“Title mention in London Review of Books, November 2008” –

“”Rowan Williams’ fascinating book intermittently achieves what the best literary criticism strives for – smart readings of challenging works that simultaneously find ways to shed some light on some urgent problems of our time” Times Higher Education Supplement, November 2008” –

“”Wild Ecstasy, people having fits, sons murdering fathers, prostitutes converting psychopaths to Christ-this is the world of Dostoevsky, and you can see why the Archbishop finds it a refreshing change from the current Liliputian crises in the Church” Mary Miers, Country Life, November 2008 ” –

1280px-the_body_of_the_dead_christ_in_the_tomb_and_a_detail_by_hans_holbein_the_younger
Dostoevsky saw this painting “The Body of the Dead Christ in the Tomb” ( 1520–22) by the German artist and print-maker Hans Holbein the Younger, when traveling in Switzerland, and was so struck by it that he climbed up on a chair in order to look at it more closely. In his 1869 novel “The Idiot”, the character Prince Myshkin, having viewed the painting in the home of Rogozhin, declares that it has the power to make the viewer lose his faith.

Did Dostoevsky borrow his themes from English novelist?  by VICTORIA DREY

” Fyodor Dostoevsky was born in 1821, just nine years after Charles Dickens. Despite the small difference in age, Dickens was a role model for the Russian writer, experts say.

Dostoevsky is known for his strong psychological characters that usually go through serious hardships. But looking deeper at Dostoevsky’s characters, there are obvious similarities and parallels with Dickens.

The poor

In Dostoevsky’s novels it is difficult to find wealthy, confident and prosperous protagonists. In most cases, key characters are simple, often squalid people, trying to find their place in a harsh world. Like Dickens, Dostoevsky focuses on  ‘insulted and injured’ people, something the Russian writer seems to have largely taken from Dickens. Both writers demonstrate a desire to reform society.

Crime and punishment

Crime and its retribution is another motif close to both writers. It is noticeable particularly when Dostoevsky’s Crime and Punishment (1866) is compared with Dickens’ Our Mutual Friend (1865). Dostoevsky’s novel was written exactly one year after Our Mutual Friend, which may explain some features in its protagonist Raskolnikov. Both Bradley Headstone (from Our Mutual Friend) and Raskolnikov are not sure whether they have a right to murder; both of them also feel guilty for the crimes.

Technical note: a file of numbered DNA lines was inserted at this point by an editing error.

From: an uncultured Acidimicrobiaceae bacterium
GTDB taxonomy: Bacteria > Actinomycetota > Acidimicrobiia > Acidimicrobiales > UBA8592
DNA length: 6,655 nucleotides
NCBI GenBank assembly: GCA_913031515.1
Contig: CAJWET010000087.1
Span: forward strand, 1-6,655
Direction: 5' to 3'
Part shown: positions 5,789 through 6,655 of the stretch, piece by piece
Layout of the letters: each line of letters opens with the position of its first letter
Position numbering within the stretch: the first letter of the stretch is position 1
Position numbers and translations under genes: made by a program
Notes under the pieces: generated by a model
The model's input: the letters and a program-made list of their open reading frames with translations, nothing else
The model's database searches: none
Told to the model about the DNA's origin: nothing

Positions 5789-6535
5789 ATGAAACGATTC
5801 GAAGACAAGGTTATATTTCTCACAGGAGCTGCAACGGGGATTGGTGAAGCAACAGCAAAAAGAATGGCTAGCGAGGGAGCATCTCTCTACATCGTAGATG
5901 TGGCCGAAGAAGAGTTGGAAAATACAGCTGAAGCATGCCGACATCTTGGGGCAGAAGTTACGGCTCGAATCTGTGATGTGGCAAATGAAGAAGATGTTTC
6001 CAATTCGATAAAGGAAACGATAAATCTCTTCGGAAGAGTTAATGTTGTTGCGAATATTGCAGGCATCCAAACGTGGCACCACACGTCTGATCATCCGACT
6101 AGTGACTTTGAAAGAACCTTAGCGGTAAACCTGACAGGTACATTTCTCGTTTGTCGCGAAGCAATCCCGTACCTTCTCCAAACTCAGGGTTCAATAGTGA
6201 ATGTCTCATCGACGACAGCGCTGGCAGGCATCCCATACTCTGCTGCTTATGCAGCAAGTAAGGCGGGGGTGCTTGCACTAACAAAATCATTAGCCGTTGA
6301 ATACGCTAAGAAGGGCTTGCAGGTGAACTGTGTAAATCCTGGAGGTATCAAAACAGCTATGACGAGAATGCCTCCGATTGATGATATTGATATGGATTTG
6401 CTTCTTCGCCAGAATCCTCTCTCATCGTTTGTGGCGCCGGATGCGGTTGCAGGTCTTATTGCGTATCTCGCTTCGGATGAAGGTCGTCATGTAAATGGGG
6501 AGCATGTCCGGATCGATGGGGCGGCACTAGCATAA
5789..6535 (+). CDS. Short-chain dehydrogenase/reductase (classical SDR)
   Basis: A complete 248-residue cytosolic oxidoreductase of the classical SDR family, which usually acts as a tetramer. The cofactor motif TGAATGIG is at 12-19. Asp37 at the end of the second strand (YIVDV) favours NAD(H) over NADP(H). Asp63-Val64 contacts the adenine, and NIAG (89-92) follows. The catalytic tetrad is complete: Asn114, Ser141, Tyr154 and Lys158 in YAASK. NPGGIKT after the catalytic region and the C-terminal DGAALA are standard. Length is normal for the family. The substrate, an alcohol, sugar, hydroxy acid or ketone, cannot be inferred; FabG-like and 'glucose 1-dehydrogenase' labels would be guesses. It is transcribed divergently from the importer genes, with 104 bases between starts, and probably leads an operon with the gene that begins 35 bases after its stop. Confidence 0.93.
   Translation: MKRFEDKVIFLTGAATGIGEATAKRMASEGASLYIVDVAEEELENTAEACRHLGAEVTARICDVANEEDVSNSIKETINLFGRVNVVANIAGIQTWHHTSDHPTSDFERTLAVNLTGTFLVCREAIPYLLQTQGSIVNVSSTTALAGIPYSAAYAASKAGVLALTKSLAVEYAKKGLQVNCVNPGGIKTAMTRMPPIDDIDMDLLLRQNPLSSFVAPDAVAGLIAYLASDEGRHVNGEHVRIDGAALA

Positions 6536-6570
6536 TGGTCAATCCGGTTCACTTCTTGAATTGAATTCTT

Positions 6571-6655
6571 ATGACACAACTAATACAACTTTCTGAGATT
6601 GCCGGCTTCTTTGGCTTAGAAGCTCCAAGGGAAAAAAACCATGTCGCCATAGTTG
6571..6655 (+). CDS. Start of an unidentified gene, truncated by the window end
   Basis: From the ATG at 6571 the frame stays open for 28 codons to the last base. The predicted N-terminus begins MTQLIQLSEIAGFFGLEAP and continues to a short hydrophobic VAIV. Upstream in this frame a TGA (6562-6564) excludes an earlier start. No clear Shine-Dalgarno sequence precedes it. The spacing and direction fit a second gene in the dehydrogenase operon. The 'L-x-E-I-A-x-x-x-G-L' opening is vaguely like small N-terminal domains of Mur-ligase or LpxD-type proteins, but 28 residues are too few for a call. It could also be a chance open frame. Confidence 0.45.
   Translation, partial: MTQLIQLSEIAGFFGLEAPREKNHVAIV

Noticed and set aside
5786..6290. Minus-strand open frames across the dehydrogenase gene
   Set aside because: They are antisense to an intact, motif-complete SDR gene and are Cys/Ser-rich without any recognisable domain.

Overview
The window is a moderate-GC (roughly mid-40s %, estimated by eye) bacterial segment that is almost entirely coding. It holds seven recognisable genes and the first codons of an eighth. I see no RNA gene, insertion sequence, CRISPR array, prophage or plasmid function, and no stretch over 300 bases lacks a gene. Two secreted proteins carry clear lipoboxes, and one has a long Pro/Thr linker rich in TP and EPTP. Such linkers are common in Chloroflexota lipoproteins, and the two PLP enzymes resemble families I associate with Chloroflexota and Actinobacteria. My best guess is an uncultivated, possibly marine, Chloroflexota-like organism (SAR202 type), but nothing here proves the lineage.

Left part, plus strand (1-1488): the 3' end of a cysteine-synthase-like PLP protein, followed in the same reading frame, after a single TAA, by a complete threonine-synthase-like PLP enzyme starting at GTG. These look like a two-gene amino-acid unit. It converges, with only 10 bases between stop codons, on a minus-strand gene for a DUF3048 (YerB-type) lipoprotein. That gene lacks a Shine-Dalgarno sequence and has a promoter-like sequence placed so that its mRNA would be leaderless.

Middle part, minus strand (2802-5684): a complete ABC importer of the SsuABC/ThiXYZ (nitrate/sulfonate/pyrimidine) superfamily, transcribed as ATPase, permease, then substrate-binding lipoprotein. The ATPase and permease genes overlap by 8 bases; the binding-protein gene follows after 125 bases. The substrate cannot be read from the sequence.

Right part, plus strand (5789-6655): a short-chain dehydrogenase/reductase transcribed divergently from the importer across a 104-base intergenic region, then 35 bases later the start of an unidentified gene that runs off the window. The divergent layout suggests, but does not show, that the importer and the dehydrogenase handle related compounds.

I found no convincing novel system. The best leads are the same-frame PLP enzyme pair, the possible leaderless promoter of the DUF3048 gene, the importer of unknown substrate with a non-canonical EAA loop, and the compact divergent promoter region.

Dostoevsky and Dickens experts Philip V. Allingham (Canada) and Irina Gredina (Russia) notice the impact of Dickens on Dostoevsky: “The comparison of the two criminal characters, Bradley Headstone and Raskolnikov, in terms of investigating the root cause of their criminality, and of each character’s psychological development demonstrates how deeply Dostoevsky had grasped Dickens’s psychological conceptions, transforming and enriching them in his imagination”.

Furthermore, both Bradley Headstone and Raskolnikov have so-called polysemantic names. ‘Raskolnikov’ is derived from Russian roots meaning ‘connected with doubts, mistakes, uncertainty and despair’ which really resembles the meaning of ‘Headstone’.

Fateful names

Moreover, the Russian writer takes from Dickens not only motifs, but also characters’ fates. Examining Dostoevsky’s novel The Insulted and the Injured (1861) and Dickens’ The Old Curiosity shop (1841) it is noticeable that central to the plots of both are little girls who grow up too fast. They even have practically the same names: Nelly (The Insulted and the Injured) and Nell (The Old Curiosity shop). Both girls lose their parents in early childhood, stray far and wide and meet bad people. Both of them die in the prime of life. Obviously, Dostoevsky’s image is more complicated and desperate: At 13 Nelly is forced to work in brothel, she is absolutely abandoned, an utter orphan, unlike Dickens’ Nell who at least has a grandfather. Nevertheless, from Dickens’ image of a strong and precocious little girl, Dostoyevsky made his own similar character, supplementing it with his distinctive features. Childhood as a theme is another motif that both Dostoevsky and Dickens frequently employ.

Although Dostoevsky and Dickens comes from difference cultures, countries and backgrounds, their views on life are very close, philologists and literature specialists note. “Dostoevsky was largely inspired by Dickens,” says Alexander Chameev, a professor at St Petersburg State University. “Dostoevsky’s motifs of ordeal, atonement and self-abnegation were originally depicted in Dickens’ novels. Moreover, both writers tend to create forceful images of social institutions which distort people’s lives.”

It is notable Prof. Chameev says, that “Dostoevsky called Dickens ‘the great Christian’ for his humanism and understanding”.

See also Map: Russians in London by Sara Young